Frequent Absences of Children Tied Up With Mental Problems

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Children are considered vulnerable group which necessitates special type of care in order for them to adjust and learn everything that is happening around them. Education is one aspect that children must go into. This can be achieved by going into school every day and attend classes, however, there are certain children who have problems with going into school. This can now lead to frequent absences of these children which can halter the learning process which should take place inside the classroom or school. Some of the reasons of frequent absences of children include reasons like being afraid to be left alone in the school, not yet ready to face the challenges that going into school posts, or even other factors which actually affects the habit of these children of going into school.

In fact, recently, according to a new longitudinal study, one of the main reasons why children usually are having frequent absences from their classes is due to mental problems which are often misdiagnosed or undiagnosed.

The new study which was published in the journal Child Development involved the analysis and examination of data gathered from about more than 17,000 children. The study has used the three datasets. These include: the National Longitudinal Study of Adolescent Health Study, the Johns Hopkins Prevention Intervention Research Center Study, and the Linking the Interests of Families and Teachers trial. All of these are longitudinal study which looked into the analysis of school children. In addition, the researchers collected data regarding the school attendances of these students and allowed the students, parents and teachers to answer certain questions from a questionnaire. The researchers also conducted interviews every year or biennially to the students and the parents.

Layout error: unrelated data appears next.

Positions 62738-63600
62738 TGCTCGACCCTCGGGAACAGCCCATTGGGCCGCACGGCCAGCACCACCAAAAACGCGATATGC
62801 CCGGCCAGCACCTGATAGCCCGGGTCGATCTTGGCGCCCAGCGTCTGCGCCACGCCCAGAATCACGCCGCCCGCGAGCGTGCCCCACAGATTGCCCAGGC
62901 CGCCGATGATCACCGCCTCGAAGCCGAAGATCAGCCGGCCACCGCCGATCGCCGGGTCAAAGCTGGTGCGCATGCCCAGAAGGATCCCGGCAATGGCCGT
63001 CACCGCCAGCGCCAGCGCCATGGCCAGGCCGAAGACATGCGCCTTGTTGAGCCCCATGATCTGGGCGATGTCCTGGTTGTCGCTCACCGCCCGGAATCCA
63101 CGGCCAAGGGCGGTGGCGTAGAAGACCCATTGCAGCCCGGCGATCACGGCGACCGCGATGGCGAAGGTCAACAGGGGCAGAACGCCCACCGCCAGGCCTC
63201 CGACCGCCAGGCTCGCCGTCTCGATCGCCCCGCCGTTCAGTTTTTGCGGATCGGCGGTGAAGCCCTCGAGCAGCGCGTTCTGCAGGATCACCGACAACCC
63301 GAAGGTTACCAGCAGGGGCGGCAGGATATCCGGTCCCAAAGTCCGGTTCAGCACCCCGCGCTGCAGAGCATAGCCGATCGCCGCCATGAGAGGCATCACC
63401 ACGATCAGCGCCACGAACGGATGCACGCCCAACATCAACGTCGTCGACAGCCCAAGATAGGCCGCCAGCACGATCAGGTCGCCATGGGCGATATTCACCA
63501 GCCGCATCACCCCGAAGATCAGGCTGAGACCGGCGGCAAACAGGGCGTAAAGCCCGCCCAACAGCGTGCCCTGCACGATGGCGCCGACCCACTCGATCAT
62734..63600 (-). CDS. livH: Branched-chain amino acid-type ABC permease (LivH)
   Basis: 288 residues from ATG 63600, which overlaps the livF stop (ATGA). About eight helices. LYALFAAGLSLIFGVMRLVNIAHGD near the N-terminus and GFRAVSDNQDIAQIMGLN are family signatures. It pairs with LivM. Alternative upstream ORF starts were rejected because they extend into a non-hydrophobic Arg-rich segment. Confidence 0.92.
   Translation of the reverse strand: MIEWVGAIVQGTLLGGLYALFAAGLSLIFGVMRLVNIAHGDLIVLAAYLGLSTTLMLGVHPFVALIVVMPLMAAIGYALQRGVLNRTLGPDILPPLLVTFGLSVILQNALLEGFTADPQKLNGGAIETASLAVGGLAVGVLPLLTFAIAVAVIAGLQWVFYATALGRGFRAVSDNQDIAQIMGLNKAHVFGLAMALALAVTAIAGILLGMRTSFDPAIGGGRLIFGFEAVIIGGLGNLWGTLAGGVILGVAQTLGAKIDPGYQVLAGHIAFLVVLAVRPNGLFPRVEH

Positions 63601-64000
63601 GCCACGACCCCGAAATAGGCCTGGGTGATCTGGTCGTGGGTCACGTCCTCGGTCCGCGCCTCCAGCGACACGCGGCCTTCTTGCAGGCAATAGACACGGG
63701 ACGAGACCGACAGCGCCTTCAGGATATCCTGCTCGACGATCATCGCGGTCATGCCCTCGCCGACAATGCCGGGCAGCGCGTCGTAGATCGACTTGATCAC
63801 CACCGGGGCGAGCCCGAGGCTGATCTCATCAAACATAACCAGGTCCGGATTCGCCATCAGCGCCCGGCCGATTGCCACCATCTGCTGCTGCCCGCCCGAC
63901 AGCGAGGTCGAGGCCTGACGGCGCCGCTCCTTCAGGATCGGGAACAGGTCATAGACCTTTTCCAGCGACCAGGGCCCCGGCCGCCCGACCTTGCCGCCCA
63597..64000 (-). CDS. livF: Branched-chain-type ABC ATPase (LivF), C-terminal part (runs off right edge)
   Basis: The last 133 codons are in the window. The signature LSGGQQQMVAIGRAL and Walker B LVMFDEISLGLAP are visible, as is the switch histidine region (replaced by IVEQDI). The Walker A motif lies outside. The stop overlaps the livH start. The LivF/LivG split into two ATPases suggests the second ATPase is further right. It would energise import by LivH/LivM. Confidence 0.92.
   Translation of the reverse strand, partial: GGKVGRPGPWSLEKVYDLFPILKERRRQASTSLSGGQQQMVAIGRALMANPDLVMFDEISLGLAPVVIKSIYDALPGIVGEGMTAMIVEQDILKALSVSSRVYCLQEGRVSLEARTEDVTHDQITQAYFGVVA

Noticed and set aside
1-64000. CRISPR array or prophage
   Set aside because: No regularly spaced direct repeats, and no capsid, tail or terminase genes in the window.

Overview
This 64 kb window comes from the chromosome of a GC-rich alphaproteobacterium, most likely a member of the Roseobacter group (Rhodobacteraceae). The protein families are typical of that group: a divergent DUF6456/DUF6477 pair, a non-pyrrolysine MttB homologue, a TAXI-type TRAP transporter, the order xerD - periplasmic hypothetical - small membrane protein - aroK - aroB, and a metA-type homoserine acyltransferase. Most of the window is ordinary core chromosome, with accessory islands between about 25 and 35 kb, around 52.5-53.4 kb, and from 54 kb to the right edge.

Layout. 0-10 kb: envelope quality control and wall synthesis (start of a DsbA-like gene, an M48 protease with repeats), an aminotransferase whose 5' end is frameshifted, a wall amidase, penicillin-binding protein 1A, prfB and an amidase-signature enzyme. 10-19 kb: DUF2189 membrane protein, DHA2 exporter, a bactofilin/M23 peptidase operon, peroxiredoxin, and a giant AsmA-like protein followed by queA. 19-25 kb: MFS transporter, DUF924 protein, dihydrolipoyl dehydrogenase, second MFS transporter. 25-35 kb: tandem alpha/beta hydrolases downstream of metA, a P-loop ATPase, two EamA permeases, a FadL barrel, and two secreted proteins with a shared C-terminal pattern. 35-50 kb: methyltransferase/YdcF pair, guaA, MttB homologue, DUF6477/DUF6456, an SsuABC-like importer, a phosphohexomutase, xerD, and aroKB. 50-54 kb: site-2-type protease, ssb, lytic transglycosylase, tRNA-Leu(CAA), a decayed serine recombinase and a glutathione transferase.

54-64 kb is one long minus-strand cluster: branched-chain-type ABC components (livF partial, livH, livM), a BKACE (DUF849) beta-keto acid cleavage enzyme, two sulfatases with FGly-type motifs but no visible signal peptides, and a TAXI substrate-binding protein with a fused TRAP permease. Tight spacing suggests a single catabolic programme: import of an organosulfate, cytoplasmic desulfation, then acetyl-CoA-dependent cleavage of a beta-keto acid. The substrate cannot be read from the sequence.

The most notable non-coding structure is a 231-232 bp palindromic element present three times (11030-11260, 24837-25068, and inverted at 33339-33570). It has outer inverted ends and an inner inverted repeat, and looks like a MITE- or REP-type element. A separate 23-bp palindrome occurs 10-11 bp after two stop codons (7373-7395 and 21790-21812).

Upon the analysis of data, the researchers found out that those students who belong to grades 2 and 8 and were already having clinical manifestations of certain mental health problems had more recorded absences over the curse of one year as compared to other students who are not experiencing any mental health symptoms. Also, those students who belong to the high school grades and have many recorded absences were manifesting symptoms of depression or antisocial behavior.

Moreover, according to lead author, Jeffrey Wood, associate professor of educational psychology and psychiatry at UCLA, he said: “School personnel in middle schools and high schools could benefit from knowing that mental health issues and school absenteeism each influence the other over time. Helping students address mental health issues may in turn help prevent the emergence of chronic absenteeism. At the same time, working to help students who are developing a pattern of chronic absenteeism come to school more consistently may help prevent psychiatric problems.”





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